The knee is a complicated little piece of the human body.   It is a joint comprised of bones, ligaments, tendons, and cartilage.  All of these things join together to give the knee function and allows us to bend and walk, as well as just stand up and bear our own weight.  The knee joint lets our leg bend backward and move slightly from side to side.
Knee Cap
The knee cap is the part of the knee that most of us are the most familiar with.  It forms that knobby protrusion mid-way up our leg.  The knee cap is a bone that slides along a groove in the femur and is held in place by tendons on the top and ligaments on the bottom.  Most of us just refer to it as our knee cap but the true name for that bone is the patella.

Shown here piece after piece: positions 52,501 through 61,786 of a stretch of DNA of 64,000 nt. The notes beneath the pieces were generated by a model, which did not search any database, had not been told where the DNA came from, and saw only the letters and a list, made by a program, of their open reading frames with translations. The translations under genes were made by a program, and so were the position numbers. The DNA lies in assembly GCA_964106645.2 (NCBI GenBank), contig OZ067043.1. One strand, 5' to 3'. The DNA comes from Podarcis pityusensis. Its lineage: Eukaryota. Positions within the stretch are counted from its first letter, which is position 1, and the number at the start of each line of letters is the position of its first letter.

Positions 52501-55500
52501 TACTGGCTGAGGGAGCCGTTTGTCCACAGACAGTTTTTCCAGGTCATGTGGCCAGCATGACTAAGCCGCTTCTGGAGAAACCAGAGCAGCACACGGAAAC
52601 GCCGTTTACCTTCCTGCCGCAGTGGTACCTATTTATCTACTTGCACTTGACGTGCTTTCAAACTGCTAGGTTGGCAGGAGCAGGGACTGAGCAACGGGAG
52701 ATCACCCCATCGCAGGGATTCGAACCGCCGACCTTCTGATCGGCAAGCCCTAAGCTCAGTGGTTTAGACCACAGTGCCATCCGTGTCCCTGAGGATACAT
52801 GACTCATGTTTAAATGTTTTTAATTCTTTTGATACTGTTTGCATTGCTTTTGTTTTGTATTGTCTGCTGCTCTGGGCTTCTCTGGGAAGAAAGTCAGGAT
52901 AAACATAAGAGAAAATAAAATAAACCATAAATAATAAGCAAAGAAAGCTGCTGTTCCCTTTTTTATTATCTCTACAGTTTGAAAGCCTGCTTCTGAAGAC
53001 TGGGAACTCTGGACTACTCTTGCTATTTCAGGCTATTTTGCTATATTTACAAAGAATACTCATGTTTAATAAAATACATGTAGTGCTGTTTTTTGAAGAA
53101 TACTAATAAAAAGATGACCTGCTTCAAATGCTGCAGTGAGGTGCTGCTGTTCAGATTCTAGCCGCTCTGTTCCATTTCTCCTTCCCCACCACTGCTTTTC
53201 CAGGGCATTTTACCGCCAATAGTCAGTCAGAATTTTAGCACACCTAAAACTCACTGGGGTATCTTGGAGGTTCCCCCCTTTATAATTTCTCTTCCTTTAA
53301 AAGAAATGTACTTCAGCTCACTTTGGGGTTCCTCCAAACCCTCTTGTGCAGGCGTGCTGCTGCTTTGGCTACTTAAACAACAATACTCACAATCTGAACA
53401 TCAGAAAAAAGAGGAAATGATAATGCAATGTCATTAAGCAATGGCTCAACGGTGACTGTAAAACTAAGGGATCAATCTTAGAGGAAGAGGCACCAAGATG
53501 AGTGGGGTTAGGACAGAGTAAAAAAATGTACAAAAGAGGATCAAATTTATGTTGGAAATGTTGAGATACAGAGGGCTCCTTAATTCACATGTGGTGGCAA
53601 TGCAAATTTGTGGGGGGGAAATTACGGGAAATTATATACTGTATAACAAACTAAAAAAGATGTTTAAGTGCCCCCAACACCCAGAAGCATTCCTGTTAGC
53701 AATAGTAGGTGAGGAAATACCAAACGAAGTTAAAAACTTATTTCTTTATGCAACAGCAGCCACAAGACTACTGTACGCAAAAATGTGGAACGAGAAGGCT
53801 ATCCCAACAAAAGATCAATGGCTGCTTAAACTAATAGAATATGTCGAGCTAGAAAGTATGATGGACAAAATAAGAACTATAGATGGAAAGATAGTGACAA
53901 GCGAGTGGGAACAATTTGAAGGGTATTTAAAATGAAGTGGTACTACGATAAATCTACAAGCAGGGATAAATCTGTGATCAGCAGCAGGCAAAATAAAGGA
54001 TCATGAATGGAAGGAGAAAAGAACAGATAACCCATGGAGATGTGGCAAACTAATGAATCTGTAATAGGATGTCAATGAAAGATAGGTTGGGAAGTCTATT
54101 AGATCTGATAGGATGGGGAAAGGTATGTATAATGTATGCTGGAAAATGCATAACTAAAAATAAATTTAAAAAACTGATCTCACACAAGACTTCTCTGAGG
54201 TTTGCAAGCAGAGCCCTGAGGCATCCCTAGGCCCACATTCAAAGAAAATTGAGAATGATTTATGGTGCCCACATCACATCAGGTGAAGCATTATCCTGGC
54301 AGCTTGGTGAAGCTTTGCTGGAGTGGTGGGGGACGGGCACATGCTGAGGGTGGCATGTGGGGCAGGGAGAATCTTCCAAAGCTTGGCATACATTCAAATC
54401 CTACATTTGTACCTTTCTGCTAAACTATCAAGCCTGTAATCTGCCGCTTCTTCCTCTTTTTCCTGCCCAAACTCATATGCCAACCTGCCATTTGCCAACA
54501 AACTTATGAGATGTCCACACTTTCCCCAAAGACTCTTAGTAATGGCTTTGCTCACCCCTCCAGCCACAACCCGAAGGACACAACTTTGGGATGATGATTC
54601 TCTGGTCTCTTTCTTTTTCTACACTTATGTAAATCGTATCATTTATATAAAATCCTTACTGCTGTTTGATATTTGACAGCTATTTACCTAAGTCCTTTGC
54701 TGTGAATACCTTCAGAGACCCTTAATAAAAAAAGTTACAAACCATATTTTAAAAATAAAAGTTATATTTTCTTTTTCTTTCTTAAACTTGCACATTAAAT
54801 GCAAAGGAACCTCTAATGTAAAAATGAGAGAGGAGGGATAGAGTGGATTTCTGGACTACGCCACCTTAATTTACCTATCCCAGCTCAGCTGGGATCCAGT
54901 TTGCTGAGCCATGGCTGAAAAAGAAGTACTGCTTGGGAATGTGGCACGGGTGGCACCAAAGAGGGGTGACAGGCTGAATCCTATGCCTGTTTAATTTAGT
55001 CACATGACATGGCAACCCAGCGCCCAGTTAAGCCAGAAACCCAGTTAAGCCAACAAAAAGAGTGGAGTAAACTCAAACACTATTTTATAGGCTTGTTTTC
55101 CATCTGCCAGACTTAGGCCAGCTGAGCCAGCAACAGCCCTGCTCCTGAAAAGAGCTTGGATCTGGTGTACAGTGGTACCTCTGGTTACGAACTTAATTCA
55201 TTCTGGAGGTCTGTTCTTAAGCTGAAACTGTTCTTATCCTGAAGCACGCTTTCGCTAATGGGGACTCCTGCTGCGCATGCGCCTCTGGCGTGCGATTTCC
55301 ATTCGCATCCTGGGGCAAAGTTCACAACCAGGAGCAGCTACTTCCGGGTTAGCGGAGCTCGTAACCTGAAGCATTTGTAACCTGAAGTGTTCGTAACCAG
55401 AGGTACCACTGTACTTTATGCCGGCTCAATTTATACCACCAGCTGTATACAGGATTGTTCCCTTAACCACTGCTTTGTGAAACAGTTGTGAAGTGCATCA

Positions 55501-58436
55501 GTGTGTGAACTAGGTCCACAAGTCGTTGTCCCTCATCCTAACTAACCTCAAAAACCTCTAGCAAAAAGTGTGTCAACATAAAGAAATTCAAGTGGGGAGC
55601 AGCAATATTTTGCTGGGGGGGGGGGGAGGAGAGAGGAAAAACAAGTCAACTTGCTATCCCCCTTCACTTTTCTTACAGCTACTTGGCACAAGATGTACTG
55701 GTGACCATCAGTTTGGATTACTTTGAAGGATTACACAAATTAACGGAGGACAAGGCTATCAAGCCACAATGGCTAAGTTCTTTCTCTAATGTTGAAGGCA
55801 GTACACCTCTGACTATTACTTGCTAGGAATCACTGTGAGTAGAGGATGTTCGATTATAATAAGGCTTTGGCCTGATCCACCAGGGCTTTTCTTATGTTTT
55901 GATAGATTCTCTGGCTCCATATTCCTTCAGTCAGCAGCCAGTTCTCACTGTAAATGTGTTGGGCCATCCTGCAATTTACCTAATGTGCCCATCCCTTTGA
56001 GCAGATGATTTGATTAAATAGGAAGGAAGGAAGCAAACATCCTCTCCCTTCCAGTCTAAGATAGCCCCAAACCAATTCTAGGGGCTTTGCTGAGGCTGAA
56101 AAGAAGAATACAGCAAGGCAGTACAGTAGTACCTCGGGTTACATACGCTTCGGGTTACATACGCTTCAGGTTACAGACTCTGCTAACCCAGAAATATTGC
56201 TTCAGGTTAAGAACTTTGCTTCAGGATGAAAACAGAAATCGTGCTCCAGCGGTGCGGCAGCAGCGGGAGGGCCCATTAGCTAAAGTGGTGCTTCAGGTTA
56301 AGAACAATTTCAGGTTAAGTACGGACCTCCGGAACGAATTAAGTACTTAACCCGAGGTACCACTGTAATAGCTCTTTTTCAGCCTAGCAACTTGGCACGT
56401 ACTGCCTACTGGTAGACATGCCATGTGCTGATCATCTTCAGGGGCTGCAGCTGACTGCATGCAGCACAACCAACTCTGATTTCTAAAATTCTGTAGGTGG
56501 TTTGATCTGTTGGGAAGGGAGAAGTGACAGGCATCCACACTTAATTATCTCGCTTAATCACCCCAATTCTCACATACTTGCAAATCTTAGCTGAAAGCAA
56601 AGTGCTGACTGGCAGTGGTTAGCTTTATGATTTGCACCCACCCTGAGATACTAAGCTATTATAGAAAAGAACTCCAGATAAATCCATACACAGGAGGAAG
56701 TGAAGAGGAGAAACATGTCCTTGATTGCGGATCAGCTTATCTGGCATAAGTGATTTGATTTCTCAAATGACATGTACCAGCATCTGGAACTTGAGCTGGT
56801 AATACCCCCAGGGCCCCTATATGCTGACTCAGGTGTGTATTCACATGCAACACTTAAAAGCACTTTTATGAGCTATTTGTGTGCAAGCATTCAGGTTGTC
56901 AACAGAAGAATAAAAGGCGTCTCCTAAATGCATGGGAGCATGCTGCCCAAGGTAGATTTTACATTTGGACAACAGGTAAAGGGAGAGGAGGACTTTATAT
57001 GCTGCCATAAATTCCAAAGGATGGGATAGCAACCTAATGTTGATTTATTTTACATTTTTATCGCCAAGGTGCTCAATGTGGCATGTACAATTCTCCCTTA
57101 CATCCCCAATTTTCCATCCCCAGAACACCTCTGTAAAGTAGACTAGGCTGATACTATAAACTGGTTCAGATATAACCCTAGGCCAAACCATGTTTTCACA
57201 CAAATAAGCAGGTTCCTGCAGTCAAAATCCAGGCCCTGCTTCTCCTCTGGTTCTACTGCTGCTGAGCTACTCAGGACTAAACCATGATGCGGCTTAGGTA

Four ligaments work together in the knee.  These ligaments connect the lower leg bone (tibia) to the knee.  The ligaments are called the PCL or posterior cruciate ligament and the MCL or medial collateral ligament, as well as the LCL or lateral collateral ligament, and the ACL or anterior cruciate ligament.
Tendons connect the knee cap to the femur which is the bone in the top of the leg.  The hamstring tendons are two groups of tendons that connect the tissue at the back of the knee and thigh.  They connect the muscles to the knee.  This allows us to pick up the bottom half of our leg and bend it back at the knee.
Cartilage in the knee helps reduce friction where the tibia and femur connect to the knee.  It acts as a cushion and barrier against pain and injury.  The cartilage in the knee is formally called the menisci.